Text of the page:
- Football derbys are a deep-rooted part of footballing culture.
- Every professional club hosts at least one derby a year but some are significantly more heated than others.
- Egyptian club Al Ahly mourned the death of 72 supporters following a bloody battle with a rival team.
They’re the first dates put in the authorities calendar at the beginning of a new season and make headline news every year – for all the wrong reasons. Whilst El Classico (Real Madrid vs Barcelona) is often considered the biggest rivalry in world football, which indeed it is from a commercial and financial perspective, the lack of away support stages a fixture where all the action stays firmly on the pitch.
Often away from the cameras of major western sports networks are world football’s most violent and feared fixtures. Here is our Top 10 pick of the most notorious rivalries from across the globe:
10. Roma vs Lazio
Within the boiling pot of a shared stadium, tensions flare on the streets of Italy’s capital city twice a season. The results of the Serie A clash are consistently overshadowed by fighting, riots and death. The beautiful city of Rome billows with smoke when the two sides meet, with over 1700 police officers deployed in a recent 2015 tie, using tear gas to repel rival fans.
9. Fluminense vs Flamengo
Hosted at the Maracana, venue of the 2014 World Cup Final, Brazil’s national stadium is a fitting venue for the football-crazy nation’s most intense rivalry. Nicknamed Fla-Flu, the fixture is played amidst an amass of red and black (Flamengo) and maroon and green (Fluminense). A far cry from the carnival atmosphere often associated with Brazilian football; pitch invasions, stabbings and homemade explosives have become second nature for the Fla-Flu derby.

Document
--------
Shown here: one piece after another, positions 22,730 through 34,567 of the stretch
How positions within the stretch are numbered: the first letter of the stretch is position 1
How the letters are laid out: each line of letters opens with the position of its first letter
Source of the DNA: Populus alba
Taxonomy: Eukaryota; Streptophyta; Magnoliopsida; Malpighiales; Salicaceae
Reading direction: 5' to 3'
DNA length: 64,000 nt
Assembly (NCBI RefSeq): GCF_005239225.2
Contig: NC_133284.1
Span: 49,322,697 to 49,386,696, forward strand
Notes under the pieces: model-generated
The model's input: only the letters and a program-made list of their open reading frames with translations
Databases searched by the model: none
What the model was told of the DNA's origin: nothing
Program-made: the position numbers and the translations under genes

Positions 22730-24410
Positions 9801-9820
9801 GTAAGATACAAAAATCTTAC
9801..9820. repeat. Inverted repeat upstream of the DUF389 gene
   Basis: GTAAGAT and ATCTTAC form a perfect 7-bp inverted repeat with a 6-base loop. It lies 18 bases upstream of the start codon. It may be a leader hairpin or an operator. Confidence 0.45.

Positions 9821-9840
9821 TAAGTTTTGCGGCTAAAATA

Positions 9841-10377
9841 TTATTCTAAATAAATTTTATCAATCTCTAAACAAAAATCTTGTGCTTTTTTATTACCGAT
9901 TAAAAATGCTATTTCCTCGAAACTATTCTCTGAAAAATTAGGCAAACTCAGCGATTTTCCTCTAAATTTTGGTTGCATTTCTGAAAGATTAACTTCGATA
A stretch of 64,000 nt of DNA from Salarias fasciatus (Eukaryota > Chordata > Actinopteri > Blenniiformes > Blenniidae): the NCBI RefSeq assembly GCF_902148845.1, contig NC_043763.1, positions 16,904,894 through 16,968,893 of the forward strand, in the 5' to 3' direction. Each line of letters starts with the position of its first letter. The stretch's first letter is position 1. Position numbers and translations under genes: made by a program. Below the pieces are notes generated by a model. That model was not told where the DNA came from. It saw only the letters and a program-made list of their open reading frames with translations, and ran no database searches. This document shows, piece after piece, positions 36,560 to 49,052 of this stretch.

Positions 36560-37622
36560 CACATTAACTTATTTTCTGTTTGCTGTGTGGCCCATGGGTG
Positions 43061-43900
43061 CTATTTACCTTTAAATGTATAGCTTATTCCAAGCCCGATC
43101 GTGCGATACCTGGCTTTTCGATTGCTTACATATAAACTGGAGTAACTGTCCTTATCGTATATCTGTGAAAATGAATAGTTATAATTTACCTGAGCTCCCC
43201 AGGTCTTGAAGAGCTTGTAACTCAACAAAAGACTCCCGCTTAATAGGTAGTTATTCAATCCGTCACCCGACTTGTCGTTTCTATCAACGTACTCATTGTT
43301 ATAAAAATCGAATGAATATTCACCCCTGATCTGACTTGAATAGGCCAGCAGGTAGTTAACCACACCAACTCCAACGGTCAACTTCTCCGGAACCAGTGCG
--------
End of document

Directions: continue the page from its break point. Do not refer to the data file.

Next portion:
8. Ajax vs Feyenoord
Such is the bad blood between the two dutch clubs, fans warm up for the anticipated match by nearly trashing their own training ground stadiums!
‘Die Klassieker’ is understood to derive from class rivalries between neighbouring cities Amsterdam and Rotterdam.
Due to the ‘Ultras culture’ of militant-supporters, away support is often banned for the fixture – dependant on the climate between the two clubs. When fans are permitted, stadiums become battle grounds with firebombs, flares and fierce violence.
Watch as police attempt to hold back the army of Ajax fans attempt to siege the train full of Feyenoord fans.
7. Rangers vs Celtic
Sectarianism is a prevailing problem in Scotland, with many pointing the finger firmly towards the ‘Old Firm’ rivalry as a divisive factor. The religious overtones of the bitterness between Protestant Rangers and Catholic Celtic makes for an atmosphere particularly fraught with anger and aggression.
Currently the clubs play in different tiers of the Scottish League following Rangers’ financial meltdown in 2012, but the blue half of Glasgow continues to climb up the divisions – police may soon be on the front line once again to keep the two sets of fans apart.
6. Olympiakos vs Panathinaikos
The ‘Derby of Eternal Enemies’ is a title completely void of hyperbole for this fixture. Greek football has an infamous reputation for fan violence, to the extent that the government were forced step in after public outcry and ban all away fans from matches. This by no means stops the Panathinaikos fans.
In November 2015, the derby was abandoned after Panathinaikos boss Giannis Anastasiou was struck down by a missile fired from the crowd.